As goes to more and more decimal places, the value gets closer and closer to the theoretical value, without ever exceeding it. At some place, a succession of zeroes is bound to be encountered. That would be a sign that the value is so close, that a 1 could easily push it over. Would that not be a good place to stop and say “close enough”? What is the longest succession of zeroes that has ever been discovered in ?
Thinking more about this, it occurs to me that when you get to the hundredth decimal place, you're talking about a "googolth." As a googol is a number that exceeds by many orders of magnitude the estimated number of particles in the universe, it may be that the precision exceeds the granularity of reality, in which case it is a good place to stop and say "close enough," even if a long succession of zeroes has not been encountered.
The Feynman Point is a sequence of six 9s that begins at the 762nd decimal place of . It is preceded by a 4, which could reasonably be rounded to 5, and could end there. Taking into account the point made in my previous post, I think it would be reasonable to say that is the value of . Digits after that could be regarded as representing quantum noise.
Feynman point - Wikipedia, the free encyclopedia
You are confusing physics with mathematics - they are not the same thing
You may find this thread interesting on that point.At some place, a succession of zeroes is bound to be encountered.
(we looked at the digits of e, but the same rationale would apply to any finite sequence of digits including 00000000000000000)
Anyway suppose you're approximating 5.19999912345, then there's still less error when choosing 5.1999991 than 5.2, and for real-world calculations it could be necessary to use the first rather than the second (an example that comes to mind is purifying metals for manufacture, where for example 99.99912345% pure may not be good enough), so this "approaching a value with each successive base-n digit" business is, I think, just an expression of a desire that numbers be more "round" than they often are. (The last part is a bit of speculative psychology on my part, I suppose. Don't take it as an argument, just a guess of sorts.)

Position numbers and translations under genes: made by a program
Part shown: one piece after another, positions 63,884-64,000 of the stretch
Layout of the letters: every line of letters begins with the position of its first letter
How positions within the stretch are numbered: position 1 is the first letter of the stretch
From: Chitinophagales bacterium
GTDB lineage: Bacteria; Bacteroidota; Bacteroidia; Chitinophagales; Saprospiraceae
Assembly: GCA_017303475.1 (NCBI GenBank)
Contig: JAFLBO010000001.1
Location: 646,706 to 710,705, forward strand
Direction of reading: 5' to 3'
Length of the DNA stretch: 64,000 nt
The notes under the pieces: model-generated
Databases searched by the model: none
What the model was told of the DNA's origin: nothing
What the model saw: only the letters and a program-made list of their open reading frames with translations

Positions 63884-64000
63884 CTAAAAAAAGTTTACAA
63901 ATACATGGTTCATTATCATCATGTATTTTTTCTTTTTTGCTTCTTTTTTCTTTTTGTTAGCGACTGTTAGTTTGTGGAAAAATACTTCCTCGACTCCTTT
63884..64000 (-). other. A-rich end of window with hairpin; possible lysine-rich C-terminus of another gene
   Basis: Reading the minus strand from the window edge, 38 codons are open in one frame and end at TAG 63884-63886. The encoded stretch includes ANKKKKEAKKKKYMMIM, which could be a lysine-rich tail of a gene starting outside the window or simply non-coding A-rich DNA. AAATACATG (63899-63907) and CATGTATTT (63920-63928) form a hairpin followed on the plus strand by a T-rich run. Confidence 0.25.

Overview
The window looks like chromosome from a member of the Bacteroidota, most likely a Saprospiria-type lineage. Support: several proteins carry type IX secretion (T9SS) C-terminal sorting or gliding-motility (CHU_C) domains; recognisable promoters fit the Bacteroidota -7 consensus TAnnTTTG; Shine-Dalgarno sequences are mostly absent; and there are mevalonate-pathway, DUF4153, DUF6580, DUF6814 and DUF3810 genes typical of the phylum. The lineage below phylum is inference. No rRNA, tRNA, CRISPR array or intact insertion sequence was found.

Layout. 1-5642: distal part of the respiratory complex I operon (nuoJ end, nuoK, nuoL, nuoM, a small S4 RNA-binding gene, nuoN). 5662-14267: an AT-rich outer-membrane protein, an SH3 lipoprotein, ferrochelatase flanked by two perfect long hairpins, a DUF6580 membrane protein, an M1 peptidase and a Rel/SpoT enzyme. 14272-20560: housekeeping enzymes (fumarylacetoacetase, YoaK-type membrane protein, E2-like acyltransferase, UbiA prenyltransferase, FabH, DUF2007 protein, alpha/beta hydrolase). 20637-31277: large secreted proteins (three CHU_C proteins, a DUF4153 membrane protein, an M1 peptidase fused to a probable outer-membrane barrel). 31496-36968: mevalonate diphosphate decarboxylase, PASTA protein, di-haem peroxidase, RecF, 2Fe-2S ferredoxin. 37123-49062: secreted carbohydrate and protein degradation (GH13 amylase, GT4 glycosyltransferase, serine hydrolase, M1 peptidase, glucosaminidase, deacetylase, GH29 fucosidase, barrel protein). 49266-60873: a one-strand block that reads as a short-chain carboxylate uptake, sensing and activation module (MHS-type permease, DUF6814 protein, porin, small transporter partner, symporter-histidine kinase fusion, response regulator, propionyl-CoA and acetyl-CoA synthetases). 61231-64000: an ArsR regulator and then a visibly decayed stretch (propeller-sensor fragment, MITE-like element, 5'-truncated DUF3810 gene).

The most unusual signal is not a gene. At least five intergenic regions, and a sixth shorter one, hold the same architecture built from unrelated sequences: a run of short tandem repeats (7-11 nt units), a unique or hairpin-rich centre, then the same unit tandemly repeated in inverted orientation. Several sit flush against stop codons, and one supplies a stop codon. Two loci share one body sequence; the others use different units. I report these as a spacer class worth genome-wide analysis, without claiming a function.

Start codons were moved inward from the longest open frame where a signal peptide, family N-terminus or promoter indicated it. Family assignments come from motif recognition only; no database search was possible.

There is no practical, real-world need to ever use pi to more than 6 places - any more accuracy than that is wasted, since you can't draw nor measure a circle to more than 6 decimal places accuracy. However, just for fun let's take this to the limit: IF you could build a measuring device that was accurate to one angstrom, and IF you could draw a circle within 1 angstrom of being perfectly round, and IF that circle was the size of the known universe (about 15 billion light years in radius), THEN you could calculate the circle's circumference to within 1 angstrom of accuracy by using a value of pi that's good to 36 places (since 15 Giga LY = 1.4E36 Angstroms). So clearly knowing pi to anything more than 36 decimal places is purely for mathematical amusement. Once you've got pi to 36 deci,mal places it really doesn't matter how many more digits you decide to add on - whether you choose a long string of zeroes or not, it's purely arbitrary.
I still think that rounding 1.4999999 to 1.5 is better than rounding 1.4512345 to 1.5. In the former case, the rounding sacrifices very little accuracy, while in the latter case, the rounding results in a rough approximation.
Suppose we are rounding a number X.XXXX to X.XXX where X's are digits in any base. In base 10, we round 5.4321 down, giving 5.4321 5.432, which is truncation. And we round 2.3456 up, giving 2.3456 2.345 + 0.001, which is incrementation. Similarly, 6.7899 6.789 + 0.001, which involves carrying. Having X.XXX5 means either direction gives the same error, so we must decide whether to put X.XXX5 X.XXX or X.XXX5 X.XXX + 0.001.
Similarly in base 2, we must decide whether to put 1.1011 1.101 or 1.1011 1.101 + 0.001, where the latter involves carrying.
a = 1.142979519999991234127389...
b = 1.13587198279817298471298712999999123789124...
Suppose we are considering these two approximations
a a' = 1.14297952
b b' = 1.1358719827981729847
The error |a-a'| is greater than the error |b-b'| even though a was rounded at a "good" spot and b was rounded at a "bad" spot.
I know the difference between math and physics. What I meant was that in a real-world application, to 761 decimal places, even the real value, if we knew how to calculate it, is so close to the "final" value, that any additional precision would be insignificant compared to quantum fluctuations of spacetime.